Using two-group and three-group La San Marco lever machines, they pull shots with an even, medium brown crema. It has a full, robust flavor of some spice and a creamy texture and flavor. Served in La Caffetiera-logo IPA cups (co-branded Kimbo) for just €1 at the bar, though table service gets served with glass and metal cups.

Their milk-frothing may not be very elegant, but the micro-bubbles are somewhat even and have a good texture: it tastes better than it looks. Rated two tazzine and two chicchi in the 2014 Bar d’Italia.

Read the review of Gran Caffè La Caffettiera in Napoli, Italy.

Kimbo coffee and part of the front window display of coffeemakers at Gran Caffè La Caffettiera The Gran Caffè La Caffettiera cappuccino, table-service style

The Gran Caffè La Caffettiera La San Marco lever machines The Gran Caffè La Caffettiera espresso

Trip Report: Moccia (Napoli, Italy)

Posted by on 07 Feb 2014 | Filed under: Consumer Trends, Foreign Brew, Quality Issues

Giuseppina Moccia started this family bakery in Napoli in 1920. It has stood at this location since 1941. What began as a business baking bread — a panificio — has grown to include an exquisite pasticceria baking classic Neapolitan pastries and desserts, famous small pizzas (pizzette), a rosticceria serving meats, a gelateria, and a full-service bar.

Today three of Giuseppina’s grandchildren — Antonio, Enzo, and Pasquale — now take care of the business operations, which is closer to being more of a restaurant given all that they do. Some picky locals might complain that the quality isn’t the same as it used to be and that the prices here have rapidly outpaced the neighborhood over the years. But they do a lot of things really well, and you can’t argue with the quality of the espresso here.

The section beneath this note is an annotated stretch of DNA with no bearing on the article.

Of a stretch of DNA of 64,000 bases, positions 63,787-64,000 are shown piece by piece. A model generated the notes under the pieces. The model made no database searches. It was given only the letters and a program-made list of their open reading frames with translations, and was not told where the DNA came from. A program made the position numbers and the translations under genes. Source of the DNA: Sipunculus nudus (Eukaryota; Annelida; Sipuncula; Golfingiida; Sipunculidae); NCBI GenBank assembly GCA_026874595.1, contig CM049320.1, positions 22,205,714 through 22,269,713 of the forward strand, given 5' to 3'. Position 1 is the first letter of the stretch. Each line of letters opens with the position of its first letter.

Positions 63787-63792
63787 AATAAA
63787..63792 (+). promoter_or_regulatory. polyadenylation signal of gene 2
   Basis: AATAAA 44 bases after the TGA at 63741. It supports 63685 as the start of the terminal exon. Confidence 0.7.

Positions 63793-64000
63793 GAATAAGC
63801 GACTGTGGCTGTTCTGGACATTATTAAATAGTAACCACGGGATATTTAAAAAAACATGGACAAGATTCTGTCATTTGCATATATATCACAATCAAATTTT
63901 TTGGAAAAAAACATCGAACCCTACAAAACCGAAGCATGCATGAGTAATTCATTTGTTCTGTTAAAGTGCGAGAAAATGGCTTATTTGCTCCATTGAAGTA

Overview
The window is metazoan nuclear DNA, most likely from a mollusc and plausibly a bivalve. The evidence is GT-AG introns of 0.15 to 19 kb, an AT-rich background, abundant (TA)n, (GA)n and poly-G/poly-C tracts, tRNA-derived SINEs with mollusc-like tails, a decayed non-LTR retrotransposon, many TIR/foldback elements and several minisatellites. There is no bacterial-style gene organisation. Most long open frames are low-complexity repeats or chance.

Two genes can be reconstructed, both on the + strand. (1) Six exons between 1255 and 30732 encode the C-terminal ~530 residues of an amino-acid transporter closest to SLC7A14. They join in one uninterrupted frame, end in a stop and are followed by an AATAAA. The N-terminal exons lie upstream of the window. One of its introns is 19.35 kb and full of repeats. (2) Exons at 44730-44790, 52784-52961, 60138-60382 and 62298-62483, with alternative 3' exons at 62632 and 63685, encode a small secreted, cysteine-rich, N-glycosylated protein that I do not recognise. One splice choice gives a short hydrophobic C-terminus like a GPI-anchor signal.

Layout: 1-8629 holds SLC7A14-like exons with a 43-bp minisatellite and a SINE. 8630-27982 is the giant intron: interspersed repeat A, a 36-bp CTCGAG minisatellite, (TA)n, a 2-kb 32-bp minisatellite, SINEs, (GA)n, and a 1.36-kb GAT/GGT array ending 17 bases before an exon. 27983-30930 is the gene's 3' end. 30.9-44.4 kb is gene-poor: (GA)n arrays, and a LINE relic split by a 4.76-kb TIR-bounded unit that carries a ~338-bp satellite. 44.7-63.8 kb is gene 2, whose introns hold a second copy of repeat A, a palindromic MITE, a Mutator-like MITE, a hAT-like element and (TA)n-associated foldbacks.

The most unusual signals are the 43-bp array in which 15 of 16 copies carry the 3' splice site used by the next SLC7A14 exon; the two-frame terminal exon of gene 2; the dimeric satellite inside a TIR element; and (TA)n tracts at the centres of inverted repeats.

Entrance to Moccia along Napoli's via San Pasquale a Chiaia Rear bar and lounge-like feel inside Napoli's Pasticceria Moccia

Located across the street from the bustling Liceo Umberto high school and with many Italian scooters parked out front, it’s a relatively sizeable space (at least for a bakery) with a long bar at one end of the establishment and window counter seating at the other. They offer a few metal café tables of modern design inside plus some stool seating at the windows, but don’t expect to access them: this place is notorious for its lack of seating. It’s a great spot for a delicious, albeit uncomfortable, breakfast break.

The Moccia espresso - with their own roasted coffee beans sprinkled on the saucer for my benefitDespite the location’s age, it has a modern, lounge-like feel inside — especially at night. The staff here are young, outgoing, friendly, and quite funny. For example, to emphasize how they roast their own coffee, they even placed a handful of their beans on my saucer for effect as I photographed inside. They serve their espresso in an IPA demitasse with a glass of sparkling water on the side for €1.

Using an old La San Marco 85-LEVA-4 four-group lever machine, they pull shots with a textured, thick crema. It has a beautifully pungent taste with no smoke and a limited range on the bright end of the flavor scale. But the balance and tone of the coffee is outstanding.